Saturday, May 13, 2006

My husband

'Oh, God!'
Iris is suffering, despite riding our stretcher on the lucky feather pillow that she has provided. Her wasted frame just does not have the padding to absorb the shocks of everday movement anymore. When we helped her out of her wheelchair onto the stretcher, it was like handling a loosely articulated mannequin; her tracksuit bottoms and salmon pink cardigan felt empty.

'Comfortable?' I ask. She grimaces.

We are taking Iris home from her final dialysis session of the week. She seems sapped and vulnerable, but she smiles, her tidy yellow teeth glinting in the dull interior of the ambulance.

Iris asks me if I can guess where she comes from, and then immediately tells me she comes from Gedling near Nottingham. Could I tell from the accent? I tell her I thought Birmingham. It doesn't worry her.

'We came down here twenty years ago, in an Austin Cambridge,' she tells me, and then frowns. 'Do you know, the day before we moved there was a terrible murder in the woods. And an Austin Cambridge was seen nearby. Well, the police appeared the day after we'd moved in to our new house and asked my husband all sorts of questions. Apparently someone thought the murderer looked like my husband, and what with the car and the move, well, they thought they were on to something. But of course he was innocent, so the police went away. But that wasn't the end of it. They came to talk to him quite a few times over the next few weeks. After it all blew over, and the police got their murderer, we didn't even get an apology.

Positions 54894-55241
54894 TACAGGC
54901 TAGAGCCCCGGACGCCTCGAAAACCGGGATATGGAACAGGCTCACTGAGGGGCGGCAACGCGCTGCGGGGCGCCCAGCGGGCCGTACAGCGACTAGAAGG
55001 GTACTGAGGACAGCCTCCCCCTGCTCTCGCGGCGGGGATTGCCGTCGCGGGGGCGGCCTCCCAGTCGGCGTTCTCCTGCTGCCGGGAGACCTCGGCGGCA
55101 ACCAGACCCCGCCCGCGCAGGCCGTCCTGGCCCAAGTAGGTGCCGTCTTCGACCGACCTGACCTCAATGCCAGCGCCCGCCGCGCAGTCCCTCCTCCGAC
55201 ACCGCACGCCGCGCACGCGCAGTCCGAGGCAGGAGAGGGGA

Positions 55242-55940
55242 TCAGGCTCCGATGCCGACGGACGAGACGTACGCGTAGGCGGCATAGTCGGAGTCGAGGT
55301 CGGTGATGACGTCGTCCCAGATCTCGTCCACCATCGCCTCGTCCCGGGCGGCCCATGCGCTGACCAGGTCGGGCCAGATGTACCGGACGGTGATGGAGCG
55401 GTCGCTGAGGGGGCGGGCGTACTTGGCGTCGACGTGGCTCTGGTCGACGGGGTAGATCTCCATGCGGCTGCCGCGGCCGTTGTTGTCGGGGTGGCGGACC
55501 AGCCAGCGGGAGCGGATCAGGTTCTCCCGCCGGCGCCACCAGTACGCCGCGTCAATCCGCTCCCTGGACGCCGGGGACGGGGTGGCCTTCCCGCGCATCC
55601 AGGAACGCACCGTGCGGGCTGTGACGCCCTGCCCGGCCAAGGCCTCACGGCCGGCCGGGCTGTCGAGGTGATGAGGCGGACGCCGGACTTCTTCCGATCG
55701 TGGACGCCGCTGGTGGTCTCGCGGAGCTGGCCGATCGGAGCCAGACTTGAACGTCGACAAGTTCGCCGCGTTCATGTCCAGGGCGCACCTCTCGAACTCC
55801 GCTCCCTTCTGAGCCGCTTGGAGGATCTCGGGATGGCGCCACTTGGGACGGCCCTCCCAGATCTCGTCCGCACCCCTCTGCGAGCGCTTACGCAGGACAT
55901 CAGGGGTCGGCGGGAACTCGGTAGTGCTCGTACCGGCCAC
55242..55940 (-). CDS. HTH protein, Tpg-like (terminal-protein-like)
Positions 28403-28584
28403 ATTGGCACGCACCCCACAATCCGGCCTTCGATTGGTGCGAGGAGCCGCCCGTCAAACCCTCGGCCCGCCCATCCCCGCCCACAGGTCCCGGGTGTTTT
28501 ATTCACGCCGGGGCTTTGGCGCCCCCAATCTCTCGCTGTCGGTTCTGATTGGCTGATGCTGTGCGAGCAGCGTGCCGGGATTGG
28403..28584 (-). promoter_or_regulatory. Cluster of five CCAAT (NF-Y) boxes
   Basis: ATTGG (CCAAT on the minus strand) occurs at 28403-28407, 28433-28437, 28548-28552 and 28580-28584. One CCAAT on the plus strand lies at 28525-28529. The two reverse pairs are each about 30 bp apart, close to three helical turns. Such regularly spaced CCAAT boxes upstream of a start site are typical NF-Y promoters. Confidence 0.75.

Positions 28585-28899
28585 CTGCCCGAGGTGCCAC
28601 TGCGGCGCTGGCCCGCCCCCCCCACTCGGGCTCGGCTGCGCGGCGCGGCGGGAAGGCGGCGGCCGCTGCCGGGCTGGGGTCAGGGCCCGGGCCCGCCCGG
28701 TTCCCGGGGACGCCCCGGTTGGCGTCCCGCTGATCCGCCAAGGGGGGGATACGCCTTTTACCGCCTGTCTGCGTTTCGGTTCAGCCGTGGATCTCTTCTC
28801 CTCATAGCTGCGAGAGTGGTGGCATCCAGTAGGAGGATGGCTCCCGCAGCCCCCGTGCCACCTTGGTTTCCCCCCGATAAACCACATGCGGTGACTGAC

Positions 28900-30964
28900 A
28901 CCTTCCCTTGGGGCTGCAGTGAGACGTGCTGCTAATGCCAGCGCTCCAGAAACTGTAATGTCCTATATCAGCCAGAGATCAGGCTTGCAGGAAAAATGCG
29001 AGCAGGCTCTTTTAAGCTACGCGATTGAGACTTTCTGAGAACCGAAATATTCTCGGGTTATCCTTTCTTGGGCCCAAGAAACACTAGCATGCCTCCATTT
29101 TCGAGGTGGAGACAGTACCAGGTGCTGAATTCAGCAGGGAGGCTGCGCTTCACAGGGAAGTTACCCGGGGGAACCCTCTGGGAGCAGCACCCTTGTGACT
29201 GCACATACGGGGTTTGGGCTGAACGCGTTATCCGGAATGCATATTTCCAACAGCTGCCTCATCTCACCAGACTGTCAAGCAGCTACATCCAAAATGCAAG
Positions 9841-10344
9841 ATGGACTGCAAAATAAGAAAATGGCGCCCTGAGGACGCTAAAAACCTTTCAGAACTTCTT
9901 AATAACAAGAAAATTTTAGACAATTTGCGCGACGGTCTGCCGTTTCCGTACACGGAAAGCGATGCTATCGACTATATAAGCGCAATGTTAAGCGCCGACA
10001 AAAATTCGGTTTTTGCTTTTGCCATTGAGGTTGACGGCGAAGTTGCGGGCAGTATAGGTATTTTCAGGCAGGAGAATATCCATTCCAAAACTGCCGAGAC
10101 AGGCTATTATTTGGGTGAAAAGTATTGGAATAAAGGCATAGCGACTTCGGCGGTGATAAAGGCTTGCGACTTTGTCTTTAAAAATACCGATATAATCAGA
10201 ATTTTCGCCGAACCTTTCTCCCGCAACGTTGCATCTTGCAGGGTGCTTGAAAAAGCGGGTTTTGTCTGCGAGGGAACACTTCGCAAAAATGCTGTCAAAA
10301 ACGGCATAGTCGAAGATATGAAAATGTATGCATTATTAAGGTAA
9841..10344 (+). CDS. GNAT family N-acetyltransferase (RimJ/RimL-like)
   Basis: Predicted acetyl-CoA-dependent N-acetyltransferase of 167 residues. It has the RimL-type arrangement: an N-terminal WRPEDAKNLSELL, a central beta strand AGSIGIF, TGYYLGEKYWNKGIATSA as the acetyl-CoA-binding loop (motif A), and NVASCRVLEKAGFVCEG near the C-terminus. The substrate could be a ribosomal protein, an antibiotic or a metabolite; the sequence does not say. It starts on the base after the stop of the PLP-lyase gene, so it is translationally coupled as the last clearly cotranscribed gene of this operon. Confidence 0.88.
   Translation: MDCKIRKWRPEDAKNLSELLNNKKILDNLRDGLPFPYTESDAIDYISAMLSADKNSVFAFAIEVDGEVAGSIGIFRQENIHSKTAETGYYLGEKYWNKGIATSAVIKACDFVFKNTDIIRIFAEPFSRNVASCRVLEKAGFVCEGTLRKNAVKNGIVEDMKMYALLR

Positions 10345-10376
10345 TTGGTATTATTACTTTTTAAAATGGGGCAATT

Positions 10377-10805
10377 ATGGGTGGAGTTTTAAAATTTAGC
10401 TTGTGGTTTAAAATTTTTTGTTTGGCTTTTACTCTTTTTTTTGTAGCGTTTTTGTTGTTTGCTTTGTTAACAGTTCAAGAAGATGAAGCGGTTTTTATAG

'The fact was, of course, they didn't know my husband. We were married fifty years, in the end. I knew him very well. And I knew that he could never hurt a fly.

'To give you an example. We used to have a canary. One day I looked at this canary and I saw that all its feathers had fallen out. It looked a right state. Poor thing. Well, it obviously couldn't go on like that. So I said to my husband: "We're going to have to do something about that bird, you know." So he thought about it, and decided that the only way he could kill it was to gas it in the oven. He had it in there for about two hours until I said: "I think it's probably dead by now, don't you?"'


Libby said...

I've just started reading your blog and am reading from the beginning, and this post made me laugh - thank you :)

Spence Kennedy said...

Thanks v much, Libby.

I must admit I had to search for that one - it really is right at the beginning! I was still on patient transport then. It feels like an age ago!

I'm so pleased you like it. Great to hear from you.

allie said...

i started reading your blog a few weeks or so ago, and am starting to go back through the beginnning... i really enjoy all of your stories, how do you remember all the details? this one is kinda creepy, i'm even thinking her husband was the murderer. wow.

Spence Kennedy said...

Thanks v much, Allie. I think it was pretty creepy, too. It does sound as if he may have had something to do with the murder - and so ironic that the story the wife tells to show how harmless he was makes him sound like a psycho!

Some of the conversations you have with patients stand out, so you don't have to try too hard to remember them. Other times, if there are key details I don't want to lose, I'll make a discrete note somewhere.

Thanks again for trawling the back catalogue! Really appreciate it. :)